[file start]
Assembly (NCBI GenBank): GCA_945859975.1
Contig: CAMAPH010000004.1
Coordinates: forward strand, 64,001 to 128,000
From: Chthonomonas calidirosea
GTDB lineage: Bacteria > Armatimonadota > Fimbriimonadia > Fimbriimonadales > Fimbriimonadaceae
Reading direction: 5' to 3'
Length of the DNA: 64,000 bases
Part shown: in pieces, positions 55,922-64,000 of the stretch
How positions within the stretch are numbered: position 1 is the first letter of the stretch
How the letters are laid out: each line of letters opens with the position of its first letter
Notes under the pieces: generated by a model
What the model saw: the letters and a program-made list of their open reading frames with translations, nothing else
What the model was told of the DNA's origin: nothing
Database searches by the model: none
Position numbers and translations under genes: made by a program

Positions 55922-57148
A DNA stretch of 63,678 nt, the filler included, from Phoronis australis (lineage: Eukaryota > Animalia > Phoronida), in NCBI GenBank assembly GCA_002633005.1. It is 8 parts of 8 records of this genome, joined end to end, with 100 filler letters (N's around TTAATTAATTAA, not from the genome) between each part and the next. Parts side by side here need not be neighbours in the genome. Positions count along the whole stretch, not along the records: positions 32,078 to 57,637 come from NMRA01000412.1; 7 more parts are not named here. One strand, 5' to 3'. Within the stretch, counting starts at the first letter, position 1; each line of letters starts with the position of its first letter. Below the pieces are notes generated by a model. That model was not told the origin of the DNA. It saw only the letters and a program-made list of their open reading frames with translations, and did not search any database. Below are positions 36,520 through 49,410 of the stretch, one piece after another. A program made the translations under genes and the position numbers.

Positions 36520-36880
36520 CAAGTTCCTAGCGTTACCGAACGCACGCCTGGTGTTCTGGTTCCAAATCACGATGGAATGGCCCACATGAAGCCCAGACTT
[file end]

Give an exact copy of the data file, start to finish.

Assembly (NCBI GenBank): GCA_945859975.1
Contig: CAMAPH010000004.1
Coordinates: forward strand, 64,001 to 128,000
From: Chthonomonas calidirosea
GTDB lineage: Bacteria > Armatimonadota > Fimbriimonadia > Fimbriimonadales > Fimbriimonadaceae
Reading direction: 5' to 3'
Length of the DNA: 64,000 bases
Part shown: in pieces, positions 55,922-64,000 of the stretch
How positions within the stretch are numbered: position 1 is the first letter of the stretch
How the letters are laid out: each line of letters opens with the position of its first letter
Notes under the pieces: generated by a model
What the model saw: the letters and a program-made list of their open reading frames with translations, nothing else
What the model was told of the DNA's origin: nothing
Database searches by the model: none
Position numbers and translations under genes: made by a program

Positions 55922-57148
A DNA stretch of 63,678 nt, the filler included, from Phoronis australis (lineage: Eukaryota > Animalia > Phoronida), in NCBI GenBank assembly GCA_002633005.1. It is 8 parts of 8 records of this genome, joined end to end, with 100 filler letters (N's around TTAATTAATTAA, not from the genome) between each part and the next. Parts side by side here need not be neighbours in the genome. Positions count along the whole stretch, not along the records: positions 32,078 to 57,637 come from NMRA01000412.1; 7 more parts are not named here. One strand, 5' to 3'. Within the stretch, counting starts at the first letter, position 1; each line of letters starts with the position of its first letter. Below the pieces are notes generated by a model. That model was not told the origin of the DNA. It saw only the letters and a program-made list of their open reading frames with translations, and did not search any database. Below are positions 36,520 through 49,410 of the stretch, one piece after another. A program made the translations under genes and the position numbers.

Positions 36520-36880
36520 CAAGTTCCTAGCGTTACCGAACGCACGCCTGGTGTTCTGGTTCCAAATCACGATGGAATGGCCCACATGAAGCCCAGACTT